The European Court of Justice (ECJ) has ruled that app-based cab-hailing service Uber is not merely a technology platform, as it had sought to argue, but a transport service. Uber’s ride-sharing services, the Court ECJ found, are in actuality transport services, notwithstanding the fact that cloud-based technology enables them.

This is a final ruling and now means that EU member states may regulate the company, which is headquartered in San Francisco, as a transport firm in the same legal category as taxi firms.

In a statement following the court decision, Uber said, “This ruling will not change things in most EU countries where we already operate under transportation law.

“However, millions of Europeans are still prevented from using apps like ours.”

As reported by Bloomberg, the court has made a ground-breaking decision that establishes for the first time that the use of an app to link people to non-professional drivers is an integral feature of a transport service, dismissing Uber’s case that it is a purely digital service. The move may encourage more scrutiny of other companies operating in the gig-economy.

Commenting on the ruling, Jakob Kucharczyk of the Computer & Communications Industry Association (which speaks for firms such as Google, Facebook, Amazon.com and Uber), said:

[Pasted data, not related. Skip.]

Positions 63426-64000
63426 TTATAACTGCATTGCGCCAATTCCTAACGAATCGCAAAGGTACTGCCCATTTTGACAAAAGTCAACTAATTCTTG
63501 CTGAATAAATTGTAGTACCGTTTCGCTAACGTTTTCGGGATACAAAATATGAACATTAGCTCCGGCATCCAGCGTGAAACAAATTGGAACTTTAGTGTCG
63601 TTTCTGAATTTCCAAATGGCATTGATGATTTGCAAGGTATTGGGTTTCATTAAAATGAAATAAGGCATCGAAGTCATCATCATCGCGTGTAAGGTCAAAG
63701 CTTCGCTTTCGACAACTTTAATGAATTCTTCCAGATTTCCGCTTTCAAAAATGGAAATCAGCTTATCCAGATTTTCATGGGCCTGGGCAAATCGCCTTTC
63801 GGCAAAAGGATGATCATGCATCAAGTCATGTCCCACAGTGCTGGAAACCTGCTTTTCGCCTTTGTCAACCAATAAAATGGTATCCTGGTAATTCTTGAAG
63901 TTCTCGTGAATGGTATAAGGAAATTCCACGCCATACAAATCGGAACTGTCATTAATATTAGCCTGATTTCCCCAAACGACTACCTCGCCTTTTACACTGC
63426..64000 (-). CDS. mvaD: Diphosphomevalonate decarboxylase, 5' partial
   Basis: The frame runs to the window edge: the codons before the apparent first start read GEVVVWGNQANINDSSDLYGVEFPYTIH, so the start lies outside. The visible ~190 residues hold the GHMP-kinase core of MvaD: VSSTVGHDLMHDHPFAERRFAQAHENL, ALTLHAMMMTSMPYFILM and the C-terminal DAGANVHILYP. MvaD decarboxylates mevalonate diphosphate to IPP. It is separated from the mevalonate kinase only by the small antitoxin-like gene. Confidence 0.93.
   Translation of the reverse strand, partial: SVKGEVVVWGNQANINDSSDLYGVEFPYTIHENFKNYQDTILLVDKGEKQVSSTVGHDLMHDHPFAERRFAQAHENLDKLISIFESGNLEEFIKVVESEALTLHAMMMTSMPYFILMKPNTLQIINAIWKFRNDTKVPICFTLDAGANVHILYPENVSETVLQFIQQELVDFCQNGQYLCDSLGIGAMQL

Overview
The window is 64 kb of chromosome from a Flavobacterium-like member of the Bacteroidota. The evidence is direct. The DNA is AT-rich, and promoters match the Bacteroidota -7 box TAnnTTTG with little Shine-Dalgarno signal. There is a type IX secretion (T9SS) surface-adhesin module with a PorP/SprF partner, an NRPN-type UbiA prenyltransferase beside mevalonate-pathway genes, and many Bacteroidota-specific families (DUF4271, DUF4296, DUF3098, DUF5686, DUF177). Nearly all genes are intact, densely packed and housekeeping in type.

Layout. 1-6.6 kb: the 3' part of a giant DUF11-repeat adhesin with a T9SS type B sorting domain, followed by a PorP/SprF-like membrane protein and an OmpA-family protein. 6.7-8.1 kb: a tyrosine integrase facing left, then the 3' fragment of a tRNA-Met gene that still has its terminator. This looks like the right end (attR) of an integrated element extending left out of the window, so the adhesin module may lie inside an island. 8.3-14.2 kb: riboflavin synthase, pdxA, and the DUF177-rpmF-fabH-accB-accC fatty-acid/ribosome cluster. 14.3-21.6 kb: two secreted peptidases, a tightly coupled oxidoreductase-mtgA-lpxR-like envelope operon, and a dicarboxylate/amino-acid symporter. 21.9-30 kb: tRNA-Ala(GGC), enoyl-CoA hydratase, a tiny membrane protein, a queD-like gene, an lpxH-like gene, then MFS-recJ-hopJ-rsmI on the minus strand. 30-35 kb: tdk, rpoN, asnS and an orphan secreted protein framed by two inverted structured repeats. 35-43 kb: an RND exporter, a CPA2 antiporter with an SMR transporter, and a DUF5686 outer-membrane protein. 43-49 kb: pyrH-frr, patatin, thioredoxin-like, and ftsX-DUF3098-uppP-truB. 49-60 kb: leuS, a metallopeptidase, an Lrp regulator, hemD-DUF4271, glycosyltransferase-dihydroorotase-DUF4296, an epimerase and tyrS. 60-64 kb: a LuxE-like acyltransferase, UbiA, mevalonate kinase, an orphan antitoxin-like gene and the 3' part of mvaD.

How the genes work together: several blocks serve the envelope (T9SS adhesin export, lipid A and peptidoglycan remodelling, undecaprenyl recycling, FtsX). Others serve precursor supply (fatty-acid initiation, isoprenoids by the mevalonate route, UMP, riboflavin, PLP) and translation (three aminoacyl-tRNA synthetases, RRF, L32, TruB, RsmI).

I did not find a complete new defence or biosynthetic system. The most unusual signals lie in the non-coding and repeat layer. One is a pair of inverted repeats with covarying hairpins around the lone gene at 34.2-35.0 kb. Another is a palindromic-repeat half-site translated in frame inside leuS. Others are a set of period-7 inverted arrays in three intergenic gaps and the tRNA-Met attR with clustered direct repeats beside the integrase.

“After today’s judgment innovators will increasingly be subject to divergent national and sectoral rules. This is a blow to the EU’s ambition of building an integrated digital single market.”

According to the Washington Post, several other internet-based businesses are concerned that the ruling, which many taxi drivers have perceived as a symbolic victory, may pave to the way for additional regulation. European authorities will now be seeking new ways of regulating firms that operate internationally via the internet and do not fit in with existing laws.

Those concerned about the impact of the ruling on the UK’s remarkably successful experience of flexible working will also be keeping a close eye on the implications for contracting and freelancing more broadly. Last month, the London Employment Appeal Tribunal dismissed Uber’s appeal against an earlier tribunal finding that its drivers were workers, not self-employed contractors.

Describing the ruling as “astonishing”, Chris Bryce, CEO of the Association of Independent Professionals and the Self Employed (IPSE), said:

“A key element of being a worker is having to turn up for work even if you don’t want to. This is clearly not the case with people who drive through Uber – they choose when and how long they work for by logging on or off the app.”

He called for a statutory definition of self-employment to dispel the “fundamental lack of clarity over what it means to work for yourself.”

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